As the digital product design community has grown and matured, people have started putting more thought into making sure the products we design are usable and enjoyable by everyone, even those with disabilities or conditions. This has led to a lot of talk around different terms, like accessible design and inclusive design. But what does each one mean and what is the difference between them? To find out, I headed to SXSW this year to listen to a plethora of individual talks and panels focused on accessibility and inclusion.
We have adopted a popular UX mantra around WillowTree: “You are not your target audience.” It is so ingrained in our culture that we got it printed on our mugs as a reminder. While this phrase is mostly used around deciding how to create flows and interfaces, it helps us to think about accessibility as well. Since over one billion people in the world have a disability of some sort, accessibility needs to be front and center in our minds as we create products.
When it comes to accessibility guidelines for the web, Web Content Accessibility Guidelines (WCAG) is the most recognized standard to follow. Although WCAG doesn’t officially apply to mobile apps, it is largely used as the primary guideline in accordance with Apple and Google’s recommendations.
With these guidelines in mind, I often see designers forget this and choose the “prettier” solution rather than the one that will be more accessible. What they are forgetting is not everyone has their good eyesight, hearing, or cognitive level. People should be able to use the product without struggling. Most care much less about what is prettier, especially since what looks good is so subjective.
One of my favorite ways of thinking about inclusive design is this quote from Kat Holmes, a leading advocate for inclusive design:
Imagine a playground full of only one kind of swing. A swing that requires you to be a certain height with two arms and two legs. The only people who will come to play are people who match this design, because the design welcomes them and no one else.
And yet there are many different ways you can design an experience of swinging. You can adjust the shape and size of the seat. You can keep a person stationary and swing the environment around them. Participation doesn’t require a particular design. But a particular design can prohibit participation.
While accessibility is more of a checklist to ensure you’re being compliant with standards, inclusive design is more of a mindset. A crucial aspect of inclusive design is being more empathetic to diverse groups of people as well as the different environments in which people will be using your product. But that’s not to say that focusing on accessibility won’t help you think inclusively.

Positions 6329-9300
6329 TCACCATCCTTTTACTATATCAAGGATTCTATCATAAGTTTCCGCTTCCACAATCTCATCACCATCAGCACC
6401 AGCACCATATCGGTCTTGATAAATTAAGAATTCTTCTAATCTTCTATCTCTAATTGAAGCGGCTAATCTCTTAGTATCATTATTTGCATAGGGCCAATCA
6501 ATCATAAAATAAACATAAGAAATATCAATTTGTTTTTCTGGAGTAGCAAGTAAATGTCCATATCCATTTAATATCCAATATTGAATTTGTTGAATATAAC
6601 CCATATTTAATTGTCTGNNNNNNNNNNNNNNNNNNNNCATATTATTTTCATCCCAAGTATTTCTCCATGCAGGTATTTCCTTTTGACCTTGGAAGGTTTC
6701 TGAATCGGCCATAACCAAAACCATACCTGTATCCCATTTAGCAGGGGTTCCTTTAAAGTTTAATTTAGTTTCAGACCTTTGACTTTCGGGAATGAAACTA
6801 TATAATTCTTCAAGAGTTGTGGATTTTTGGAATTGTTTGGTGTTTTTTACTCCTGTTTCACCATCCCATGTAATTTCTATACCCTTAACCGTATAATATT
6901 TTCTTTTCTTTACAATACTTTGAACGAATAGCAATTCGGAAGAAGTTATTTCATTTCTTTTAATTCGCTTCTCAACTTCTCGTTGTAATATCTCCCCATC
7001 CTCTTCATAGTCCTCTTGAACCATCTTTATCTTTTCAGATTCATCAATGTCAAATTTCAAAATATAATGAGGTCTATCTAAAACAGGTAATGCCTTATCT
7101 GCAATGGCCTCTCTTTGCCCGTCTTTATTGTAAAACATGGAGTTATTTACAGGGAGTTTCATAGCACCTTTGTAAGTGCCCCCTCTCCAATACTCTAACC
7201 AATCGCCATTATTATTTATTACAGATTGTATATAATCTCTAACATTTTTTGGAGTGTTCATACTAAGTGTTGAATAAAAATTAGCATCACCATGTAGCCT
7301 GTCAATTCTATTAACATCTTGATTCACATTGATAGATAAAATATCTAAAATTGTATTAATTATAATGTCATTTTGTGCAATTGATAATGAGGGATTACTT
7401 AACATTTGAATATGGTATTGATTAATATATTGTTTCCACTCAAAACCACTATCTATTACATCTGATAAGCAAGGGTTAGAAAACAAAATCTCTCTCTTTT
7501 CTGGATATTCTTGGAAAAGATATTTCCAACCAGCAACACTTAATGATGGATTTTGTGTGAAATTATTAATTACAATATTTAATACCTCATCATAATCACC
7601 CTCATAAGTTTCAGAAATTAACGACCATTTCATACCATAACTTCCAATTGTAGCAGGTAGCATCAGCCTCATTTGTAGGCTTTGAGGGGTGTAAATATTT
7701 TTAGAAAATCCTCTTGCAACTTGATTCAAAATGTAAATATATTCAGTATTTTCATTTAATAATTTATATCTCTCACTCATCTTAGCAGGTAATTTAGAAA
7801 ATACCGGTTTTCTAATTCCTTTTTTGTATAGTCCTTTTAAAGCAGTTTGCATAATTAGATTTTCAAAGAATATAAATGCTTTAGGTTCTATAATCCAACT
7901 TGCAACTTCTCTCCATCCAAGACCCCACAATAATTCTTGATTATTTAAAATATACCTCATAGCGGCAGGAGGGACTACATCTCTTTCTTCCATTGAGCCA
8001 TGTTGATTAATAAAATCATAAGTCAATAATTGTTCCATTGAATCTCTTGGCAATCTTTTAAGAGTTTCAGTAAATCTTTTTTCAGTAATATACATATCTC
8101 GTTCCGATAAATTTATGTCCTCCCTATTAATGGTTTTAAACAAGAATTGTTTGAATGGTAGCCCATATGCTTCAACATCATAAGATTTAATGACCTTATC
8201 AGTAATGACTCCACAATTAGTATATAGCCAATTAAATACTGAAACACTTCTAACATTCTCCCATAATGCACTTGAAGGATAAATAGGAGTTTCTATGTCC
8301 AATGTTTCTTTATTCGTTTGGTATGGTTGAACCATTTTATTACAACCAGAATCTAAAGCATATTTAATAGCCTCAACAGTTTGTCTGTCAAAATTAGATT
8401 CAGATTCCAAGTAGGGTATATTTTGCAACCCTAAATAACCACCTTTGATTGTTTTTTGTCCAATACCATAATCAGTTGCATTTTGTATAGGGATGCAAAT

For example, I was working on an app recently when someone told me they didn’t have users who were disabled so we didn’t need to prioritize accessibility. Even if that were true—which I promise you it never will be—there are times where fully-abled people are temporarily disabled. This can be from someone who just had LASIK surgery, someone who is driving and is using their device hands-free, someone who is using their device in the glare of the sun, or someone who is using your product in a noisy subway. As you can see, the examples go on and on. These are all instances where everyone would be able to easily use your product if accessibility were taken into consideration.
Just thinking about accessibility won’t make you fully inclusive, though. Accessibility and inclusive design need to work hand-in-hand to make experiences usable and available to all. For example, just last week, a few designers were critiquing a writing app we’re working on with a client. As the designer was presenting, she glazed over a very small but important detail. How do people format text while they type? It’s such an easy thing to not think about because everyone knows how to type and there’s only one way to do it, right?
As we found out, that’s far from the truth. One of us likes to type out the full document and then go back and add bullet points and bolded text. Another likes to add the bullet points first before adding the corresponding text. A third likes to use dashes while typing everything out and going back to convert them to bullet points later. While this may seem trivial, the solution the designer was presenting didn’t account for one of the person’s typing styles. This was a good reminder that getting your work in front of a wide variety of people early and often can help to make it more inclusive.
If making an accessible and inclusive experience wasn’t enough for you, let’s look at the legal angle of some well-known companies. In 2017, a first-of-its-kind discrimination lawsuit ruled against the popular grocery chain Winn-Dixie saying they must update their website to be accessible for visually impaired users. Beyoncé’s official website was also sued in 2019 for not allowing blind users to determine what is on the website, browse the website, or make purchases. By not allowing disabled users the full and equal enjoyment of the goods or services a website or app provides, you’re potentially setting yourself up for legal action.
Our mindset as designers shouldn’t be, “we’re focusing on accessibility so we don’t get sued” (although it can be a big driver for business leaders), but instead about creating an inclusive experience for everyone. Making inclusivity a priority throughout the design process is a win-win for everyone.